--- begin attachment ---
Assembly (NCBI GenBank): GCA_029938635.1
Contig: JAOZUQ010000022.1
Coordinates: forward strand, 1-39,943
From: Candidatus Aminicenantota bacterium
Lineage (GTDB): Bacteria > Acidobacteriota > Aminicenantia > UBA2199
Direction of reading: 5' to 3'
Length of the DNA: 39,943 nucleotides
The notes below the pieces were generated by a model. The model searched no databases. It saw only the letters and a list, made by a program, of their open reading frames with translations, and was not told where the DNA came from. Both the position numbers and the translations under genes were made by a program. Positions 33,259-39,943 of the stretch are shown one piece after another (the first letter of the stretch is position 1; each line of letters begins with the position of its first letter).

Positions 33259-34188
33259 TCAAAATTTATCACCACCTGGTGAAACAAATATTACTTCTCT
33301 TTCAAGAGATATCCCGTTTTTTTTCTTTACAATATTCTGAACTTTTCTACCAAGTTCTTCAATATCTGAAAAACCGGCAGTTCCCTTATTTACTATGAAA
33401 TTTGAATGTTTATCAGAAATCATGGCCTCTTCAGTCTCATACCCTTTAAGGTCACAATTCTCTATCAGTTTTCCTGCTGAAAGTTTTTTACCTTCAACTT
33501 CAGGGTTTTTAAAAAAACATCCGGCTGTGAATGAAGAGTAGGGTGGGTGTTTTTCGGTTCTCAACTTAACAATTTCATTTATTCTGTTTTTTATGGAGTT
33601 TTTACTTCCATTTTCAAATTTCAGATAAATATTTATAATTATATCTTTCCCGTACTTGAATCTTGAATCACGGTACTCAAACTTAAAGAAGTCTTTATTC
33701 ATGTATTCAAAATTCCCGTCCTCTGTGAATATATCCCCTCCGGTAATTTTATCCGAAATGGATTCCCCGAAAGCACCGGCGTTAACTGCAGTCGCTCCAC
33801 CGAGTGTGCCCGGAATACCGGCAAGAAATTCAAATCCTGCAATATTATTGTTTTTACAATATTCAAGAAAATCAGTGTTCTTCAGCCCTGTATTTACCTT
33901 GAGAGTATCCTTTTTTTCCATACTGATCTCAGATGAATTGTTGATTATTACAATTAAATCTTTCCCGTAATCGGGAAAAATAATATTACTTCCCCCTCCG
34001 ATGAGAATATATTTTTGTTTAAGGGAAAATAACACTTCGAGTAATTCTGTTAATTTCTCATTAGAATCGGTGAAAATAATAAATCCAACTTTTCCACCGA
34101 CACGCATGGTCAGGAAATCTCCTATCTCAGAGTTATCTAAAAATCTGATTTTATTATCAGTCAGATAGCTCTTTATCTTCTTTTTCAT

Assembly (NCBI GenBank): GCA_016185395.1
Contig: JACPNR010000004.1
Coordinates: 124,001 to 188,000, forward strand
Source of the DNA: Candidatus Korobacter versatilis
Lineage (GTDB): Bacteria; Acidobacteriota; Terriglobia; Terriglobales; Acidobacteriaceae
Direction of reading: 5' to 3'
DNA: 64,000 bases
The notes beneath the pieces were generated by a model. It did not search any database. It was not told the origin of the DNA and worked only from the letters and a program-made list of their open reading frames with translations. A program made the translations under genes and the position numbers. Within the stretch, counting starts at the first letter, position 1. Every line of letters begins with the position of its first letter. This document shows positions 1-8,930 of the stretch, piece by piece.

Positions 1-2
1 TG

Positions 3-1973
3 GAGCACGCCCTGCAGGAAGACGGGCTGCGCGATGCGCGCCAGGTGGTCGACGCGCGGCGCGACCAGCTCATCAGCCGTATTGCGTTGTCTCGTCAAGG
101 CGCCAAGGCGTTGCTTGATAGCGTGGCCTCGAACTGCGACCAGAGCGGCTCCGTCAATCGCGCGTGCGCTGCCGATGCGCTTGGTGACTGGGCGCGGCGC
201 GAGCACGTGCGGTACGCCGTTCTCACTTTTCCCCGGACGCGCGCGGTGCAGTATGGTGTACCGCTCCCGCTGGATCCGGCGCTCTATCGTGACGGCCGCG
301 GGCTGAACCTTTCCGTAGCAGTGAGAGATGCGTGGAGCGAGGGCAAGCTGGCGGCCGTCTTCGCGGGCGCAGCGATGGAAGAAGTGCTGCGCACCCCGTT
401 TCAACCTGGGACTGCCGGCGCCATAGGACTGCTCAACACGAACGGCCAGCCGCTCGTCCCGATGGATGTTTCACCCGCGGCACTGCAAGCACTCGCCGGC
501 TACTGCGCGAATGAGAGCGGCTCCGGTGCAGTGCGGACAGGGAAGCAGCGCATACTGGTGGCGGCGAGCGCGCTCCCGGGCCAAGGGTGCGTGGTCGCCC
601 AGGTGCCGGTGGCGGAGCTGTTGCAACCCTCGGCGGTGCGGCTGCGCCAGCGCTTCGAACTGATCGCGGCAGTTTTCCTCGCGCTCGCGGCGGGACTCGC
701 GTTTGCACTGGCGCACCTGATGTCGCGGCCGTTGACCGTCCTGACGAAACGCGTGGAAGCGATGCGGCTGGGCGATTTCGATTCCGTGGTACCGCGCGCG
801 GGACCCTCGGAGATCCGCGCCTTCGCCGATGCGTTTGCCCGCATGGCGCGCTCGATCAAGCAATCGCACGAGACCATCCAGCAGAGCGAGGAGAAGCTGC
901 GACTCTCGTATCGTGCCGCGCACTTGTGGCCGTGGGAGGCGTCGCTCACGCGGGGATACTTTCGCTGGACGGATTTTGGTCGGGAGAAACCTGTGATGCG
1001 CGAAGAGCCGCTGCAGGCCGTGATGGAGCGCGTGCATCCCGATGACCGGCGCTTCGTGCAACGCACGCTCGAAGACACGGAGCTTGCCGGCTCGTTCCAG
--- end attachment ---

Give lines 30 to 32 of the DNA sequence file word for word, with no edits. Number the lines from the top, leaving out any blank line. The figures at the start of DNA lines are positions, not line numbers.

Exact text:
Positions 3-1973
3 GAGCACGCCCTGCAGGAAGACGGGCTGCGCGATGCGCGCCAGGTGGTCGACGCGCGGCGCGACCAGCTCATCAGCCGTATTGCGTTGTCTCGTCAAGG
101 CGCCAAGGCGTTGCTTGATAGCGTGGCCTCGAACTGCGACCAGAGCGGCTCCGTCAATCGCGCGTGCGCTGCCGATGCGCTTGGTGACTGGGCGCGGCGC